5 Best Subwoofers Under $1,000 for 2020
For many people, $1,000 seems to be some kind of magical tipping point where things get ‘expensive.’ It is not a tipping point based on anything rational, of course, and is simply a prejudice based on the addition of another digit in our decimal numbering system. Nonetheless, that mental block tends to cap budgets for certain non-essential items, and one of those items is certainly subwoofers. We can see evidence of this in the wide range of choices in subs around this price point. We at Audioholics have decided to cater to this irrational bias by creating a list of our preferred choices in this range that don’t exceed $1,000 to help those shopping for subs with this budget in mind.
There aren’t many really bad subwoofers at this pricing, but some are more capable than others. That is to be expected, given Hoffman’s Iron Law which is that loudspeakers, and thus subwoofers, can have two of the following quantities but never all three: deep bass, high-sensitivity (which translates into powerful output for subwoofers), and small enclosure size. This is a consequence of physics. Most subwoofers in this price range tend to favor small enclosure size at the expense of extension or output or some combination of both. The reason for that is because large subs don’t tend to fly off store shelves since they take up so much floor space. However, we at Audioholics place a higher priority on performance, and so our list is more geared toward aspects of performance, although we do weigh other considerations in this selection as well.
Hsu Research VTF-3 mk5
Ever since its launch over five years ago, the Hsu Research VTF-3 mk5 remains one of the most consistently recommended subwoofers by audio enthusiasts and not without good reason. It offers both tremendous output as well as solid low-frequency extension down to 20Hz. But it is not just quantity of bass that is produced but very high-quality bass, so the sound is clean and linear with low-distortion as well as sharp with low group delay. One of the reasons for this is Hsu uses a large driver in a large cabinet, and it is the only home audio driver in our roundup to use a 15” woofer which gives it over 50% greater surface area than a typical 12” cone. That means it doesn’t need as much excursion to produce the same loudness as a smaller cone nor will it need as much electrical power. That also alleviates mechanical stress for the same loudness level which lowers distortion. This grants the VTF-3 mk5 a big performance advantage, but that isn’t all it has to offer. Variable tuning ability, as well as a Q control, allows the user to customize the low end of the response so users can either temper or accentuate deep bass per their preference. One innovative design cue is the use of differing port diameters in order to optimize the variable tuning ability, which follows Hsu’s proclivity in pushing port design technology forward for practical benefits. The VTF-3 mk5 also comes with a true satin black finish that is quite a bit finer than is found on many subs of even greater cost. On top of all this, you get Hsu’s renowned customer service as well as reliability. Hsu Research has been in the subwoofer business for a long time, and years of continuous improvement has led to the VTF-3 mk5, one of the top subs in its price range.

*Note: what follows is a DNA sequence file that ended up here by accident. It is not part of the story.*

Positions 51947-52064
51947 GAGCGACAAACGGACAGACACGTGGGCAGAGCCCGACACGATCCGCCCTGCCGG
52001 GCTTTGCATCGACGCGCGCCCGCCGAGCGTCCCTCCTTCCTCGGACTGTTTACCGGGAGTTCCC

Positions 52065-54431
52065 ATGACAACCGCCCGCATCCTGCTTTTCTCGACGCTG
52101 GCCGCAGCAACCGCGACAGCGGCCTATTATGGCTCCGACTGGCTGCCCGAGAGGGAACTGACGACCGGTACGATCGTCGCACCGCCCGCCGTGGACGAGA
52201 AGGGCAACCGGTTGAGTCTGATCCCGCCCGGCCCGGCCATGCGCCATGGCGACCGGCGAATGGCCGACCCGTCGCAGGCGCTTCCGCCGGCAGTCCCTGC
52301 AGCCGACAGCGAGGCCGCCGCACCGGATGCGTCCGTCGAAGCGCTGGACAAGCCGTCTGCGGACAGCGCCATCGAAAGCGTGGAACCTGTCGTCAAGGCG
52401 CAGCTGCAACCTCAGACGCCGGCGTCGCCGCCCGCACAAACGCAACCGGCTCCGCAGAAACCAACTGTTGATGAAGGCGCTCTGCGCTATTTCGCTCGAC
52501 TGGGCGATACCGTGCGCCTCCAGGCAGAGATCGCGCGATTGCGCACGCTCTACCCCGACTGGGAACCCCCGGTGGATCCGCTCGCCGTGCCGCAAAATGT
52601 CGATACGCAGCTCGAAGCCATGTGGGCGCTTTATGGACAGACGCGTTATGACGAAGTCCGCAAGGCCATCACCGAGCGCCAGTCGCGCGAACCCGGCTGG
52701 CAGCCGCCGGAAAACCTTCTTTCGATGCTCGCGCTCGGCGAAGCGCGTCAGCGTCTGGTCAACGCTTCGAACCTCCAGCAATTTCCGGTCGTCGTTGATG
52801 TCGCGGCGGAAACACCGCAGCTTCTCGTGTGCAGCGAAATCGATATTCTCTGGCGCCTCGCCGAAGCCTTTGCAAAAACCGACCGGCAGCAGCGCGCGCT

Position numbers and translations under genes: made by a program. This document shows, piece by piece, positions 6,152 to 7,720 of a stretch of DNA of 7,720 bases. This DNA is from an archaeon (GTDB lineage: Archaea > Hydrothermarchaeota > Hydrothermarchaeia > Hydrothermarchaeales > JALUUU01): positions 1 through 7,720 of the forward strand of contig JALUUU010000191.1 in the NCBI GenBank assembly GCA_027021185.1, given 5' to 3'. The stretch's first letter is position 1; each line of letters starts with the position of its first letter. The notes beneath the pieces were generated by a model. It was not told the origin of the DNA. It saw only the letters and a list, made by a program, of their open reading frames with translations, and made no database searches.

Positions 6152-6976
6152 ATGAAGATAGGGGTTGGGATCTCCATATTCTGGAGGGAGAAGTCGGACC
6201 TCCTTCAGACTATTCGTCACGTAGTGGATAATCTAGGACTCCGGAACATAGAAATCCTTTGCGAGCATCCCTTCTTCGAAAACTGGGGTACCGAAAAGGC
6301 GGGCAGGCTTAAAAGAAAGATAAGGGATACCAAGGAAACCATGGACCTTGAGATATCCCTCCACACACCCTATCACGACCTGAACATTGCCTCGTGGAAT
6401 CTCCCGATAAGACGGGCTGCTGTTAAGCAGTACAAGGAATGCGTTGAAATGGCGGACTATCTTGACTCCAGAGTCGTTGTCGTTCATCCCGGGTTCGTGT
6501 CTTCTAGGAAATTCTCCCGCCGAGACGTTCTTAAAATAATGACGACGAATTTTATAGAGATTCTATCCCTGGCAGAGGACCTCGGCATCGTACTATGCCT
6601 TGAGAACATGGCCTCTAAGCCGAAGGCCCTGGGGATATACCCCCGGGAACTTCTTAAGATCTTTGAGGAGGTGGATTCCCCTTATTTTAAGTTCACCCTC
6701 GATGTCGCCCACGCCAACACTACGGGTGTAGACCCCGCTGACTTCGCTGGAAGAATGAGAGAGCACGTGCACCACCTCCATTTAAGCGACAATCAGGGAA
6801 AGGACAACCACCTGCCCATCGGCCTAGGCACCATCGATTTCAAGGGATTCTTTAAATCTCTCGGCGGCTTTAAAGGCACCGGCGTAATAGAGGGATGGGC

Honorable mention: If you want the power of Hsu’s beefy 15” driver but need a smaller cabinet and are willing to give up some deep bass headroom, check out our review of the Hsu Research ULS-15 mk2 Subwoofer. On the other hand, if you can accommodate a larger cabinet and want more powerful deep bass, check out Hsu’s VTF15h mk2, although that doesn’t quite qualify for this list since shipping costs push it a tad over $1k.
SVS PB-2000 Pro
In late 2019, SVS refreshed their 2000 series subs to integrate some of the technology seen in their higher-end product lines. Many people thought that would amount to merely the addition of SVS Subwoofer Control app, but it turns out they majorly underestimated the improvements that were implemented. Their ported box cabinet sub, now redubbed the PB-2000 Pro, saw a redesign in every facet, from cabinet to amplifier to driver. Many of the new design cues were clearly trickled down from the PB-3000 which is very much a good thing seeing as how the PB-3000 was one of our all-time favorite SVS subwoofers. The SVS PB-2000 Pro keeps the superlative low-distortion and extension that SVS is known or while dramatically improving mid-bass headroom. That alone would have been worth the cost increase, but SVS also adds in their app control which comes with a three-band parametric equalizer, as well as support for a sealed operating mode. The PB-2000 Pro is not a small sub but it is not a really large or unsightly one either, and SVS finds their usual optimal balance between performance, features, industrial design, not to mention their gold-standard setting post-purchase support that includes a 5-year warranty and 45-day in-home trial with paid return shipping. SVS also has another superbly well-rounded product in the PB-2000 Pro, and it merits close consideration in its price range.